Farewell 2021

December 30, 2021

I’m thinking of my final Christmas in San Francisco, Christmas 2019, now a week away from two years ago. December that year had been a month of farewells. Josh and Peggy’s poignant dinner party, my close friends Ray and Michael, Greg and Ross, Zina and Al, there to say goodbye, Ray not well that night, barely hanging on. Christmas was with Adam and Rachel and Rachel’s family, Adam still enduring chemotherapy. 2019 had been a bad year by so many measures: Brenda’s abrupt decision to end our marriage, Adam’s lymphoma, Ray’s cancer. The world had not yet succumbed to a global pandemic—who would have guessed that fate was only a few months away, maybe even percolating as we sat around Josh’s dinner table in Mill Valley. I wore a beaded bracelet that evening that said Love.

Two years.

Ray is gone; he died in April 2020 as the pandemic was just beginning to grip the city. He was so fearful of contracting the virus but died alone in his apartment in still what’s unknown circumstances.  It wasn’t Covid-19.

Adam recovered, graduated from medical school, and began his residency at Highland Hospital. In May 2021 he and Rachel had a baby boy, Oliver Elliott Schwemberger Mortimer. They are prospering.

Josh and Peggy sold their house in Strawberry, organizing their exit while I visited last August, and moved to a rental in Corte Madera.

And I have been in Boston, two years on January 7th, two years—and counting—of living under the cloud of a virus that still keeps us masked and out of casual circulation.

All of us have moved on. For me, Boston has been a godsend. Close to Sam and family, work blossoming at Hult and Northeastern and for a year at Fletcher, an apartment I like across from an East Boston swimming beach, Walden Pond, a few new friends. My close friends in San Francisco have remained close. Josh, Josh and Peggy, Fran, Mark, Don, Robin, Travis. My hopes of being bi-coastal with frequent cross-country trips spoiled by Covid. I miss swimming in the Bay.

I think about those twelve years in San Francisco, the significance of those years in my life, what they gave me, what I lost. What I found as a result of loss. The unexpected passion of love, for the first—and perhaps only—time. The shattering disappointment of that love gone. The tranquility and eventual sadness of a kind of love regained. And lost again. I realize now I was the lucky one, the one who could leave, to start again. I should be, and am, grateful.

Do I want any of those old relationships again? Not with those same women—three strikes, over so many years, and I’m more than out. The times have changed, too. Not with any women. I don’t want any of that possible drama. I’m willing to be surprised, and willing to be open to something different, too. And willing to be free of any relationship. It’s a good place to stand.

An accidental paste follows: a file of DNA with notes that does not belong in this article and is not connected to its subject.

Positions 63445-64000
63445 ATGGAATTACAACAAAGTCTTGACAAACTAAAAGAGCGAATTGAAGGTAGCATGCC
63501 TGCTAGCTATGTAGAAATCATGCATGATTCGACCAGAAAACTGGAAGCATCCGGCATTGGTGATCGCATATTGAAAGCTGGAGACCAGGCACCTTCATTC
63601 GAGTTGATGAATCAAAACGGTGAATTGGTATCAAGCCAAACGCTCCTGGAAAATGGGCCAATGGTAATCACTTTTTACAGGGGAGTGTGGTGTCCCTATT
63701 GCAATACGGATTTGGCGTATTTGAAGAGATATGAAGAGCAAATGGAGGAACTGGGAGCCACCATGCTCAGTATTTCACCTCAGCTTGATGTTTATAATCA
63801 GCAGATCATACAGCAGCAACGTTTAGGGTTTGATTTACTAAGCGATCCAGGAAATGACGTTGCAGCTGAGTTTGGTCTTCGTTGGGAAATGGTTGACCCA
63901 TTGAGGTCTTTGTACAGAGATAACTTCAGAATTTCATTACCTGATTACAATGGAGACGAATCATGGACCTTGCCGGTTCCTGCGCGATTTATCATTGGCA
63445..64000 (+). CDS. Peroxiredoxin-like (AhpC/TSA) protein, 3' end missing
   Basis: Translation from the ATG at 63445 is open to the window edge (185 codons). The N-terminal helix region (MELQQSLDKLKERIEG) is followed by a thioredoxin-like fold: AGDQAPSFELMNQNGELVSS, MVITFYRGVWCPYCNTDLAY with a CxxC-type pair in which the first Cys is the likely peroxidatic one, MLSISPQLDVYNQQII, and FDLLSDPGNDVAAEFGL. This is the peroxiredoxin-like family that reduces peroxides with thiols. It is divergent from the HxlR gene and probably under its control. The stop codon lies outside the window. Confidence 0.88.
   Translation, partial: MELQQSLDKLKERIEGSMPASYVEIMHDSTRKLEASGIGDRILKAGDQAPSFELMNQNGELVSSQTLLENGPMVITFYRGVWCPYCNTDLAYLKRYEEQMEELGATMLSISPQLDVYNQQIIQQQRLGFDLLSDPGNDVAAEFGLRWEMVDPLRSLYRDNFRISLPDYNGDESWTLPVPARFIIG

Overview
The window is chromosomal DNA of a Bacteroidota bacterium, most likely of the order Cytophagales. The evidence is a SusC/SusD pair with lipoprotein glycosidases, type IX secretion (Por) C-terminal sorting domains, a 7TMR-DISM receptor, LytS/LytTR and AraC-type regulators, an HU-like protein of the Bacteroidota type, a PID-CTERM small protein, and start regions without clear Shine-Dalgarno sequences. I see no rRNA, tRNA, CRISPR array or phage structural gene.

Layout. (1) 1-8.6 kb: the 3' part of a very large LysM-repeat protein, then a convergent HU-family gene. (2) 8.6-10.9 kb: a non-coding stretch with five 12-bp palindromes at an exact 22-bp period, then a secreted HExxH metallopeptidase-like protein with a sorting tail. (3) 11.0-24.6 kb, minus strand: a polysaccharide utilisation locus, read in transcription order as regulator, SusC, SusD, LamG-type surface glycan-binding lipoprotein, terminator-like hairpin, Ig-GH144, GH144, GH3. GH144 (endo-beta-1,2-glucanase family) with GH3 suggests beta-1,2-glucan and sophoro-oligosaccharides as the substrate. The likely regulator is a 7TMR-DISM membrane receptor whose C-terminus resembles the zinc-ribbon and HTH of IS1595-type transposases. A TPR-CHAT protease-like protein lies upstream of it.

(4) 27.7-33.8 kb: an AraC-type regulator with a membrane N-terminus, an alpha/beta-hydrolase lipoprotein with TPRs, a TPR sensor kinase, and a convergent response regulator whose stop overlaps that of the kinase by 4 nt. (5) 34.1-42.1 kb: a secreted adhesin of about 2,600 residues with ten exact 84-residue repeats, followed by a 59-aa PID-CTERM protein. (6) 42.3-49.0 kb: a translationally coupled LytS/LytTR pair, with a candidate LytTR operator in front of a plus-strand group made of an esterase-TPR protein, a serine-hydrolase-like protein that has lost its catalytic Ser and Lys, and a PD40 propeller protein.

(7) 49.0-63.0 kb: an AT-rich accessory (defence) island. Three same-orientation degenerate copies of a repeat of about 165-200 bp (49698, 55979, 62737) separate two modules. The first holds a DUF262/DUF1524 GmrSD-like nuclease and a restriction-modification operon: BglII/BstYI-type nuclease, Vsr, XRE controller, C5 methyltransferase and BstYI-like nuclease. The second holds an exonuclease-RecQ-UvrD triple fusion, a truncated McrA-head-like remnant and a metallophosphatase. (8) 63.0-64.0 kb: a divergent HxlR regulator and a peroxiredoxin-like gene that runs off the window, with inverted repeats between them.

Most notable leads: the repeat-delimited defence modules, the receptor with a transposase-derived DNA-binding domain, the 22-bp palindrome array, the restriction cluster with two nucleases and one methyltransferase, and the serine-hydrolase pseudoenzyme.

For Christmas this year Travis sent me a book titled Ikigai: The Japanese Secret to a Long and Happy Life. Apart from moving to Okinawa the key is keeping busy, being focused, having purpose. Some people I meet ask if I’m retired. I can’t imagine that. I love teaching and have come to see teaching as the purpose I’ve always wanted.

This fall in my strategy class, as a final assignment I asked the students to write a five-year strategic plan for themselves, focused on career goals, their commitments beyond prestige and monetary gain, and their definition of career happiness. I was unprepared to be as moved as I was reading what they wrote, these strong yet still fragile young men and women. As I read their plans, their worries, their hopes, their dreams, I teared up. I want them all to realize these plans, to achieve their goals. That I could be, in some small way, a catalyst on their journeys is a purpose I couldn’t have conceived when I started my own career adventure in teaching. Now I do.

Professor Niland, this is off topic, but I feel I need to address this. I want to say thank you. Thank
you for being an amazing professor for my last semester at Hult and for continuing to further my
understanding of marketing. I appreciate you and the care and passion you have for teaching. Thank you so much. Professor. I hope to see you again!

In such a serendipitous, even mysterious way, this is the gift Brenda gave me by ending our marriage. From that rupture a new life has evolved.

Welcome 2022.